In a case that was defended by Jin Shin and the team at Malone Frost Martin, a District Court judge in Illinois has reversed himself and granted a defendant’s motion for reconsideration, undoing class certification and summary judgment in favor of the plaintiff, and awarding summary judgment to the defendant in a Fair Debt Collection Practices Act case over the identity of a creditor to whom a debt was owed in a collection letter.
A copy of the ruling in the case of Tataru v. RGS Financial can be accessed by clicking here.
The plaintiff received a collection letter from the defendant, in regard to an unpaid credit card debt that was owed to the First National Bank of Omaha. In the letter, the defendant included a table that listed certain particulars of the debt, including the name of the creditor, which it said was “FNB Omaha II.” The defendant added the “II” at the end of the name to indicate to its employees that this was the second time the account had been placed with the defendant by the creditor. The plaintiff sued, alleging the notation violated Sections 1692g(a)(2), 1692e, and 1692e(10) of the FDCPA because the letter allegedly mis-identified the name of the creditor. Judge John Tharp of the District Court for the Northern District of Illinois, Eastern Division, agreed with the plaintiff’s argument that the “II” at the end of the creditor’s name led him to believe that the letter was fraudulent.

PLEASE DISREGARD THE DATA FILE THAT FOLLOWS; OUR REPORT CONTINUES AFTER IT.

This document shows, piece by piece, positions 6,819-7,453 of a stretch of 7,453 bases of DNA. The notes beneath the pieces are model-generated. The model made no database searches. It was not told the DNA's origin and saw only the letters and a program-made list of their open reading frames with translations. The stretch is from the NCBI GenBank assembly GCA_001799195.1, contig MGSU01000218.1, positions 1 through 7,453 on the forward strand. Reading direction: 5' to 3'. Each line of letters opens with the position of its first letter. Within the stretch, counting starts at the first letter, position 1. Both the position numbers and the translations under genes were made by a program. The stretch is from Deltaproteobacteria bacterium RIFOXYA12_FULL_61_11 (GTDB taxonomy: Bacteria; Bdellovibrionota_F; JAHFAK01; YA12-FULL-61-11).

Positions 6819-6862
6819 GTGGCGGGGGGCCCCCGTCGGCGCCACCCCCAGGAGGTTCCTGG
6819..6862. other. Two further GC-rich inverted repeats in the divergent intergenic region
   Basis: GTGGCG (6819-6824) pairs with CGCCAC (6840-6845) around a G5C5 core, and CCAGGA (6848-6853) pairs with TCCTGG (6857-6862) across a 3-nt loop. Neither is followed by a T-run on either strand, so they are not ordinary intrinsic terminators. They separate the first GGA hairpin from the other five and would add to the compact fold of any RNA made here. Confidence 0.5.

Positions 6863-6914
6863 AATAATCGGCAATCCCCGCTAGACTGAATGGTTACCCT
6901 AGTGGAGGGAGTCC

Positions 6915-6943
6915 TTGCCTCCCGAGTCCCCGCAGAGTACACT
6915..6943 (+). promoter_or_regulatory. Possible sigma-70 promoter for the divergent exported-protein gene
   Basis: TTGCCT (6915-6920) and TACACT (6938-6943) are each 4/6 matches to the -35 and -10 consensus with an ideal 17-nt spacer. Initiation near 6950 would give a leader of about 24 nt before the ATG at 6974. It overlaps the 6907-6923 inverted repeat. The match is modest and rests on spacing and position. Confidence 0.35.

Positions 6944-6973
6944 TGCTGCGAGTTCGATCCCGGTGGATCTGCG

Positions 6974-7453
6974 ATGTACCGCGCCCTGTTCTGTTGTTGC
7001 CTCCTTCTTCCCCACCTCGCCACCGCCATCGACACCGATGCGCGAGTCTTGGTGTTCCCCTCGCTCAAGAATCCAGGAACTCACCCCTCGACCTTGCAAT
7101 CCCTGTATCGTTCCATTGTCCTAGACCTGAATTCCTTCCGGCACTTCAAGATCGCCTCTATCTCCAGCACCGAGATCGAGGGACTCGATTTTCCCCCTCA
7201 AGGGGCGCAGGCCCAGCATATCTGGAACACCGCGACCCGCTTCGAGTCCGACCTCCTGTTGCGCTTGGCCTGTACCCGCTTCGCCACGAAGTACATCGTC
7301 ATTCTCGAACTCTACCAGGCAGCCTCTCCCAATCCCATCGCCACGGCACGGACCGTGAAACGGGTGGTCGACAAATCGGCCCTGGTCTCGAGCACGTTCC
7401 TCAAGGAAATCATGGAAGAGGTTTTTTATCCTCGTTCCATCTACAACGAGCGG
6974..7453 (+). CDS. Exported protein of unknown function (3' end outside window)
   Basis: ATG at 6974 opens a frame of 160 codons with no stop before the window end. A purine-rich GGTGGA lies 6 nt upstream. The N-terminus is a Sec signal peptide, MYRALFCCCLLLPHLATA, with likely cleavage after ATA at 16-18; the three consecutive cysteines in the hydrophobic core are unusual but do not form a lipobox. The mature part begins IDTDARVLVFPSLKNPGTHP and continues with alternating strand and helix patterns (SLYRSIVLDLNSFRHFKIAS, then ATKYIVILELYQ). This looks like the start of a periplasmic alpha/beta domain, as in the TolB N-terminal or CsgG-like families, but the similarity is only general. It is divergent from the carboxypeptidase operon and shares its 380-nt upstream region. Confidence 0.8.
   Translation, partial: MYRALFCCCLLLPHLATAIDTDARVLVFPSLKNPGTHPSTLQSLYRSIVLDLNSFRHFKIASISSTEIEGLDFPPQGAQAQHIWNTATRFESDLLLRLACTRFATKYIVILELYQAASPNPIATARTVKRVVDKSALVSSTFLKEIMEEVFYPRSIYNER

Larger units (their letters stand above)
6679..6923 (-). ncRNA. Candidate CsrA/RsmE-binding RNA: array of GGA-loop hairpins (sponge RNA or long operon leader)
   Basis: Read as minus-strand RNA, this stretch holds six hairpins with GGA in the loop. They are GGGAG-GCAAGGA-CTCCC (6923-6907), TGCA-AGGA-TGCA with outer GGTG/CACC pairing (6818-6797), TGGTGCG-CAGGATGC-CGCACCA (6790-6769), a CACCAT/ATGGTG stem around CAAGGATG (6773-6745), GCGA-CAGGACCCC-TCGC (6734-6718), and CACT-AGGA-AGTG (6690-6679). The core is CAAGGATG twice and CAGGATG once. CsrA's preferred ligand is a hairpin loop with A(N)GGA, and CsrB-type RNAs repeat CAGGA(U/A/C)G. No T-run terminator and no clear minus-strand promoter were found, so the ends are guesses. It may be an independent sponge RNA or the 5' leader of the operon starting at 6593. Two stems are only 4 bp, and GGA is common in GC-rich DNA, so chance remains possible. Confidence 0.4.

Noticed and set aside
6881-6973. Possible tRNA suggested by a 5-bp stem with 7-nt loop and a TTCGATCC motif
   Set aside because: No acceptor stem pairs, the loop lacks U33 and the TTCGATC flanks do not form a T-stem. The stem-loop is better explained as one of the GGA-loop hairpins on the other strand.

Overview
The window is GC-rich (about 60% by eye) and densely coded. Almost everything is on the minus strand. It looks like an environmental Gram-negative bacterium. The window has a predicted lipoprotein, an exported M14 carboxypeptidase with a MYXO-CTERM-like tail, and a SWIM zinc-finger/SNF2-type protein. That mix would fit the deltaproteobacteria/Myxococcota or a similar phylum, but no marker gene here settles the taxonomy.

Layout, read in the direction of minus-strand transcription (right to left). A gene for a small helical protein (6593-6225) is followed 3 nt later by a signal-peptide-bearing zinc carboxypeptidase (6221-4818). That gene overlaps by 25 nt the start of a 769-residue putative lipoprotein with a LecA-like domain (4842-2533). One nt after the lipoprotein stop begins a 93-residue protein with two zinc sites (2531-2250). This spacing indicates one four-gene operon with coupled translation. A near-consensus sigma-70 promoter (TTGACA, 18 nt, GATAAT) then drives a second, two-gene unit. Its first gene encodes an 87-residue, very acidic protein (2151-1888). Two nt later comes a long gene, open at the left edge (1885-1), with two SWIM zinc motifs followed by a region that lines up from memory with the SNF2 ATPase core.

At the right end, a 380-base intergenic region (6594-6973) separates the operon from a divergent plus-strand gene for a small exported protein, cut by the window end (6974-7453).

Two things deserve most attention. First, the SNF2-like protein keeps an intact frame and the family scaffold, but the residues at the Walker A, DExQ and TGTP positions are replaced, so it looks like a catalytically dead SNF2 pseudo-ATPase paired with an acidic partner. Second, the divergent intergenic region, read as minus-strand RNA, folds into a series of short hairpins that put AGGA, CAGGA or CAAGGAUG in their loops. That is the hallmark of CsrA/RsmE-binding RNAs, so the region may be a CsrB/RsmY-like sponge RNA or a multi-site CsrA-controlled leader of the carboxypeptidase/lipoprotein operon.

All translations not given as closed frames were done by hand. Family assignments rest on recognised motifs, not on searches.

But as Judge Tharp was issuing his ruling in favor of the plaintiff this past January, the Seventh Circuit Court of Appeals, which includes Illinois, was issuing a flurry of rulings in which it redefined the standard under which a plaintiff needed to prove that he or she suffered a concrete injury in order to have standing to sue.
In revisiting his decision, Judge Tharp determined that the rulings from the Seventh Circuit compelled him to rule that the plaintiff did not suffer a concrete injury as a result of how the creditor was identified in the letter. While the inclusion of the “II” in the letter may have constituted a statutory violation of the FDCPA, the plaintiff needed “to do more than demonstrate a threat that he would fail to exercise his rights because he deemed the letter a scam — he must have actually failed to exercise those rights and suffered some tangible adverse consequence as a result,” Judge Tharp wrote. Had the plaintiff chosen to not act on the letter because he thought it was fraudulent and been charged more interest or fees as a result, that would have been a concrete injury.